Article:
Art can tell us a particular cultural and historical tale. If you look up the origins of badminton, surprisingly enough, Wikipedia credits its founding to British Army officers stationed in mid 18th century India. Somehow they forget to mention its much earlier roots in similar games throughout Asia, such as a game called hanetsuki in Japan. If you click on the ukiyo-e print above, you’ll see that the characters are all holding a wooden paddle, called a hagoita, used to hit a shuttlecock in a game much like badminton, although without a net. Traditionally played by girls and women on New Years, the gaily decorated paddles are still sold today, and vintage and antique ones can be found by hunting around markets and shrine sales.
Because of their quick turnaround time, mass production and inexpensive prices, ukiyo-e prints depict just about anything and everything in Japanese society, hanetsuki not withstanding, and examples abound. I love the pale Edo period examples, such as this Utamaro print from 1804.
None of the women seem to be playing very actively.
Although, here she really does seem to be getting into her game.
Make sure to look at all the textile details on the kimono too.
A little photographic proof is nice. I love the way the photographer modeled this picture as if it was a print.
And a late 19th century page from The Illustrated London News has a joyful New Years Day in Yokohama full of hanetsuki and kite flying.
The later prints seem to depict children playing more often than women.
They are really sweet.
There has always been a great connection between kabuki actors and ukiyo-e, with many different artists depicting those characters and stories. I always imagine that the prints were the equivalent of modern posters of pop stars and the like.
Toyohara Kunichika literally got his start painting the designs for hagoita before going on to become a great Meiji period ukiyo-e artist. Born in 1835, he was demonstrating his artistic talents by the age of 10, working in a shop near his father’s bathhouse where he helped in the design of Japanese lampshades called andon (the same kind of lantern as shown here) and around the age of 12 he began more formal apprenticeship with Toyohara Chikanobu while at the same time designing actor portraits for actual battledores. As he started as a child, it is no wonder to me that his interest in this form never waned.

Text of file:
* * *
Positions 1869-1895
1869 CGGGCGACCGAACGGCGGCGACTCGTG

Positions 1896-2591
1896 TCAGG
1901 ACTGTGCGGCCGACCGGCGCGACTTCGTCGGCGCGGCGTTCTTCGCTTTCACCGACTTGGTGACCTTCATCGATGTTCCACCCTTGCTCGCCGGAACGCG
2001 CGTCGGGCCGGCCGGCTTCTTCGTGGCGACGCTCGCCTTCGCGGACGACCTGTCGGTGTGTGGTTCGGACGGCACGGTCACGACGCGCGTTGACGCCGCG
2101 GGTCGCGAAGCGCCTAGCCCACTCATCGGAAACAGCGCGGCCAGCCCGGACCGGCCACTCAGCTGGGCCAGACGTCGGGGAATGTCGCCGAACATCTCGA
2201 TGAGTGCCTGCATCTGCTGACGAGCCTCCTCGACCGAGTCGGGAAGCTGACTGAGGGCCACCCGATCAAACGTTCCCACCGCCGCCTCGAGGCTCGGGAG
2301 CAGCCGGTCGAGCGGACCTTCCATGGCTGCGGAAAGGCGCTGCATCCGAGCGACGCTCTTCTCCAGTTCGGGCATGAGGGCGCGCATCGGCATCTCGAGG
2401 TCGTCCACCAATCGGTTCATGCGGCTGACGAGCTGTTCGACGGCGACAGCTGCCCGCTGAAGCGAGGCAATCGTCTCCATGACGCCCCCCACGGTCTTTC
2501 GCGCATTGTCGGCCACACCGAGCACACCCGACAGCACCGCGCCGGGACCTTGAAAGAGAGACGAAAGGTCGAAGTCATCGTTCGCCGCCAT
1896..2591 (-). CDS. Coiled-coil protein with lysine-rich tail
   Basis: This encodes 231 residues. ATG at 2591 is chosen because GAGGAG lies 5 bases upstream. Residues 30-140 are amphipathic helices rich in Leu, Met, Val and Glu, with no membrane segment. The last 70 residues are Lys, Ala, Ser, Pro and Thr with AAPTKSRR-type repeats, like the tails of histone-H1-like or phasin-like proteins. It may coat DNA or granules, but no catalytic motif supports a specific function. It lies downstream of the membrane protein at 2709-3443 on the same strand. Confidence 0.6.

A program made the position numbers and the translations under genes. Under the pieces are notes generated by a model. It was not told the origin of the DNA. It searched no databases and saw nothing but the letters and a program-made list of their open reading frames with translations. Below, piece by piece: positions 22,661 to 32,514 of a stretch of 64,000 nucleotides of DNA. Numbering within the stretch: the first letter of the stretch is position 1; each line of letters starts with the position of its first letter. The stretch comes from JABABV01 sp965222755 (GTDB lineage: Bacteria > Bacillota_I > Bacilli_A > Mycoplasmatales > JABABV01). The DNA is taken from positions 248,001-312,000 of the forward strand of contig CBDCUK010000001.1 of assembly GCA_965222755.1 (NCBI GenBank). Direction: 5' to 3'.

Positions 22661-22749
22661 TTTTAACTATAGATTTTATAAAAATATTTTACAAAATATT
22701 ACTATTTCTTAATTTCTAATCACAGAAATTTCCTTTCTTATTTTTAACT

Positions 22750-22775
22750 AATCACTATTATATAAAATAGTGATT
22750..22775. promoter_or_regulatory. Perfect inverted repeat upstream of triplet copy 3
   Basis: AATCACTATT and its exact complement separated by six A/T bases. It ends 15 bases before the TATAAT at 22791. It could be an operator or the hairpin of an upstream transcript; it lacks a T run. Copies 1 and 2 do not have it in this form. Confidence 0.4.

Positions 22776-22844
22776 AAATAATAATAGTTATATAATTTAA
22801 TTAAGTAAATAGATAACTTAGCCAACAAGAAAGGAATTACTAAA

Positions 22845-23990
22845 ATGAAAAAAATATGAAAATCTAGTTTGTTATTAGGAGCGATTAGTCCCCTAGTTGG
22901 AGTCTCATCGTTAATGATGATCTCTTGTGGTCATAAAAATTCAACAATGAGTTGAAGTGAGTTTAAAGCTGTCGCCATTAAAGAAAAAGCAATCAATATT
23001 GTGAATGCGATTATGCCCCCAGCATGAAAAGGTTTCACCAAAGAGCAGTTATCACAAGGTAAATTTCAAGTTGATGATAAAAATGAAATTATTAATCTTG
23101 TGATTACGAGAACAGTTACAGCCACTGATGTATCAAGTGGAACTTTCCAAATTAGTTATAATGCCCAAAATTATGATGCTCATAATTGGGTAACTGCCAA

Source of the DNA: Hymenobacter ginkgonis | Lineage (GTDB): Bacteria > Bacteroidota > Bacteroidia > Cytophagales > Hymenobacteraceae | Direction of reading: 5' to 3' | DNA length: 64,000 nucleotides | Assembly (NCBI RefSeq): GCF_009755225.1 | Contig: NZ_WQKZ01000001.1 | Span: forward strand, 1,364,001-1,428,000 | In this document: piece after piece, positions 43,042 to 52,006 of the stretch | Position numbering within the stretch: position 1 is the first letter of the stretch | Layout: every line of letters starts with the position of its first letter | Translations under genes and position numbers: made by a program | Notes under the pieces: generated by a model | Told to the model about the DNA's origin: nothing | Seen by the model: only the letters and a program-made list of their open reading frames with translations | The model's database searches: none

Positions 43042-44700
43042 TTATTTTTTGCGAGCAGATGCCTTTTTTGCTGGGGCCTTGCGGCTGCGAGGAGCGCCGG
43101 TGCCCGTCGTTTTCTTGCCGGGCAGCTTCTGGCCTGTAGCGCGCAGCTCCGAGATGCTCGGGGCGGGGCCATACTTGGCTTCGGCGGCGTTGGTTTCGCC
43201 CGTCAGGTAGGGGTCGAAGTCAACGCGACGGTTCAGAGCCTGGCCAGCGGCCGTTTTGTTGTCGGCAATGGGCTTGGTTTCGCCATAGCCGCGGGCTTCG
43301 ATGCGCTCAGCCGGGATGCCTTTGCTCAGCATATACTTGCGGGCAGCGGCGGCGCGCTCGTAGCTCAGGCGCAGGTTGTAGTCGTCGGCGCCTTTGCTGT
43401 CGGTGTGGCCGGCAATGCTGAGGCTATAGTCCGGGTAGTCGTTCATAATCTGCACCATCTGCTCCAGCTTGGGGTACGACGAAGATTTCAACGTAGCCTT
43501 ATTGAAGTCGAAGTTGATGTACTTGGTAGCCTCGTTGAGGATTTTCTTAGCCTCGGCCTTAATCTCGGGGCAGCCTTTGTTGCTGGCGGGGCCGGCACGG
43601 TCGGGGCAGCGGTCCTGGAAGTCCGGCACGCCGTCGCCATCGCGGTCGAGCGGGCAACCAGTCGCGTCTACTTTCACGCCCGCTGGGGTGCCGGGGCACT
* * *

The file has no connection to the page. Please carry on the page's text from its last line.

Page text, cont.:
Rather than designing a scene in which people play hanetsuki like the prints above, these three prints of his depict kabuki actors actually within the frame of a hagoita and date from the 1880s.
These small koban (5 x 7) sized prints show his use of the bright aniline dyes imported into Japan from Germany in the 19th century. They feel almost garish to our modern eye, but the color red signified progress and enlightenment in Meiji Japan. Many thanks to Alex of Toshidama Gallery for sharing these images from an upcoming Kunichika exhibition.
Recently, at the newly re-opened Oedo Market at the International Forum, I have spotted some truly excellent hagoita. Its fun to compare them with the prints above.
It is rare that you see so many unusual old ones together. Prices were quite steep as a result.
And of course I can’t resist adding a modern decorative application. A friend has been collecting vintage hagoita for a wall display in her daughter’s room. You’ll notice she has stuck to sweet kewpie-pie girls – no scary kabuki actors found here – as it might very well give her nightmares.
Hanga 101…a Quick Primer on Japanese Prints
Image credits: 1. via Ukiyoe-art, 2-5. collection of Museum of Fine Arts Boston, 6 & 9.via Floating Along, 7. The Illustrated London News, source unknown, 8. via Ronin Gallery, 10. via The Metropolitan Museum of Art, 11-13. via Toshidama Gallery, 14-15. me, 16. L. Jardine, 17. via Little Emma English Home, 18. Amy Katoh Japan: The Art of Living, photo credit: Shin Kimura.